Incorporate Concept Drifts In User Models

To assume that preferences of users will never change is not very reasonable. For instance, a user might have a strong affinity for sci-fi movies but at some point he might drift from the genre to sci-fi action and than to action without any sci-fi. It is also likely that some pattern are also temporal, for instance, Christmas movies are not very popular in summer, or stated differently, some movies are likely to have a bias for a specific season or even a particular month. For now, we ignore those temporal aspects and focus on long-term drifts in the preferences. To analyze the impact, we assume that every rating consists of (movie_id, time_stamp, rating).

Let us start with a simple example. A user used a recommender for about a year and during this time, he continually created ratings. We further assume that the model to suggest new movies is trained in batch mode, which means from time to time, the model is trained from scratch again with all available ratings. To reduce the number of parameters to learn, an unsupervised method, like an RBM, is used to learn general pattern from the movie meta data, or phrased differently, a compressed representation is learned.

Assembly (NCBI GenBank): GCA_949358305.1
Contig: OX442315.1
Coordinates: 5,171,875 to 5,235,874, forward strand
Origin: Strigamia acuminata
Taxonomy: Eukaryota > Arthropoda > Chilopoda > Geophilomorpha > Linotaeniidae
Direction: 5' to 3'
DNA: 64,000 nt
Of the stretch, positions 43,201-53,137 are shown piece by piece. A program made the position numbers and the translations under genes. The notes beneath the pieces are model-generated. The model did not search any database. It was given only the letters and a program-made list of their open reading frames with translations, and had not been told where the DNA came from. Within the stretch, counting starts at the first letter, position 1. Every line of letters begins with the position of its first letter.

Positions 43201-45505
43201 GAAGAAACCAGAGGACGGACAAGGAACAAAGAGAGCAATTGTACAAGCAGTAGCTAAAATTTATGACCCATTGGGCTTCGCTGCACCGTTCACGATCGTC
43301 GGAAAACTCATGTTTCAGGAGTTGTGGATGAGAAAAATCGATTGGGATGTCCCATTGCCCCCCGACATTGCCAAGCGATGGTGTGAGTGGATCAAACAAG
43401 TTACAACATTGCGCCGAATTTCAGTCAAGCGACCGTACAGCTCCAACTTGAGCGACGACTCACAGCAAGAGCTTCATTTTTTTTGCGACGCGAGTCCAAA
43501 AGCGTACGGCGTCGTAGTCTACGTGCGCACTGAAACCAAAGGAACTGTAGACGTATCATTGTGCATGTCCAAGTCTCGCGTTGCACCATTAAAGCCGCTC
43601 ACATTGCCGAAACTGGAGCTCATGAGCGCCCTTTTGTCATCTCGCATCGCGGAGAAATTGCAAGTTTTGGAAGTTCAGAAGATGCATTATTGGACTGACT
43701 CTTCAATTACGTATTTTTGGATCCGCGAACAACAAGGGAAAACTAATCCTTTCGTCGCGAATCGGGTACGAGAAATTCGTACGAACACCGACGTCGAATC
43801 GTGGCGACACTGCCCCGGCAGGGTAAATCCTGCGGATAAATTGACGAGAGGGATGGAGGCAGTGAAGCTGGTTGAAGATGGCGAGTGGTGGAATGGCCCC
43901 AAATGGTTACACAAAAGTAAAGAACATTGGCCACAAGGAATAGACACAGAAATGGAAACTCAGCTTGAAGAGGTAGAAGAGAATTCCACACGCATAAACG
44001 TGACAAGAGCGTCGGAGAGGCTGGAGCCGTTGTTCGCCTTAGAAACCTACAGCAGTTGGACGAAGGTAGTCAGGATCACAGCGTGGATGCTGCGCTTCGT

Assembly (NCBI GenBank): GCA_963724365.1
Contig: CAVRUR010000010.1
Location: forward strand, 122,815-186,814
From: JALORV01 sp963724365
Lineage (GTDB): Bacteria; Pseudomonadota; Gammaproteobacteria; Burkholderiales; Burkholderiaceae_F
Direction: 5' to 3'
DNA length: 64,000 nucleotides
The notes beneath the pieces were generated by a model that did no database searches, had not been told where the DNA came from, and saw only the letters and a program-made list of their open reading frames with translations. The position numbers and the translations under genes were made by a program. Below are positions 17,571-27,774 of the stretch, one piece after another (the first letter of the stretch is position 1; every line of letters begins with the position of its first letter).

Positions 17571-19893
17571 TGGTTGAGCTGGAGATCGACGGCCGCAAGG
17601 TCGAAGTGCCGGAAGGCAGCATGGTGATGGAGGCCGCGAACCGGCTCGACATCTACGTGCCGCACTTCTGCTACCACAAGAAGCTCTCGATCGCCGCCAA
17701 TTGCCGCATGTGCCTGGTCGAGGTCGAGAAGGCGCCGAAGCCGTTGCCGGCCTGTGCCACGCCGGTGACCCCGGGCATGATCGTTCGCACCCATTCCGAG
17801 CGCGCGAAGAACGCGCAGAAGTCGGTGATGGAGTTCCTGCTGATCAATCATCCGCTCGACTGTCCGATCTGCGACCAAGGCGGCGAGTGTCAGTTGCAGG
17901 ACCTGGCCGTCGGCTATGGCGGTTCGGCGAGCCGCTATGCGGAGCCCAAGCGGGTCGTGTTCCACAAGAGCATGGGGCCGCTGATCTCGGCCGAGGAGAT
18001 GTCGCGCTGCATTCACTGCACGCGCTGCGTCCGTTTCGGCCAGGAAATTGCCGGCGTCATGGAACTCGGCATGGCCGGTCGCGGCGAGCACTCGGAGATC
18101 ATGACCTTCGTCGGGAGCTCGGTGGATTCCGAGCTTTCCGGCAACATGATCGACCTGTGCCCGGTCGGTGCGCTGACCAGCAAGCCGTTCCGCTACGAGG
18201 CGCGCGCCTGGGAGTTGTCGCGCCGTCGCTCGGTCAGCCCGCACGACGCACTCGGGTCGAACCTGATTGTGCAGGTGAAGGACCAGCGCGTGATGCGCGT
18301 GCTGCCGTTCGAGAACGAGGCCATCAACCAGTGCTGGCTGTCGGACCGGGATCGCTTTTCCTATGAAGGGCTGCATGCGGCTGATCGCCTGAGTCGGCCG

The longer the system is in use, the more likely concept drifts will happen. They might be gradually from one genre to another, or abrupt for some unknown reason. Therefore, it is plausible to weight ratings differently according to its age. For example, a rating hat was created 8 month ago has a different value than one that was created 8 days ago. In terms of learning, we can say that a wrong prediction of the older rating is not as important as for a fresh one. That means, we should penalize errors according to the age of the record in combination with the chosen loss function.

The idea is that the preferences of a user are likely to drift and that is more important to model the more recent preferences than the older ones. To incorporate this into a model, we need to calculate a normalized “reversed” age for each rating that is close to zero if the rating is old and close to one if it is new. The value can be further scaled to put more emphasis on recent ratings, but also more eight on older ratings.

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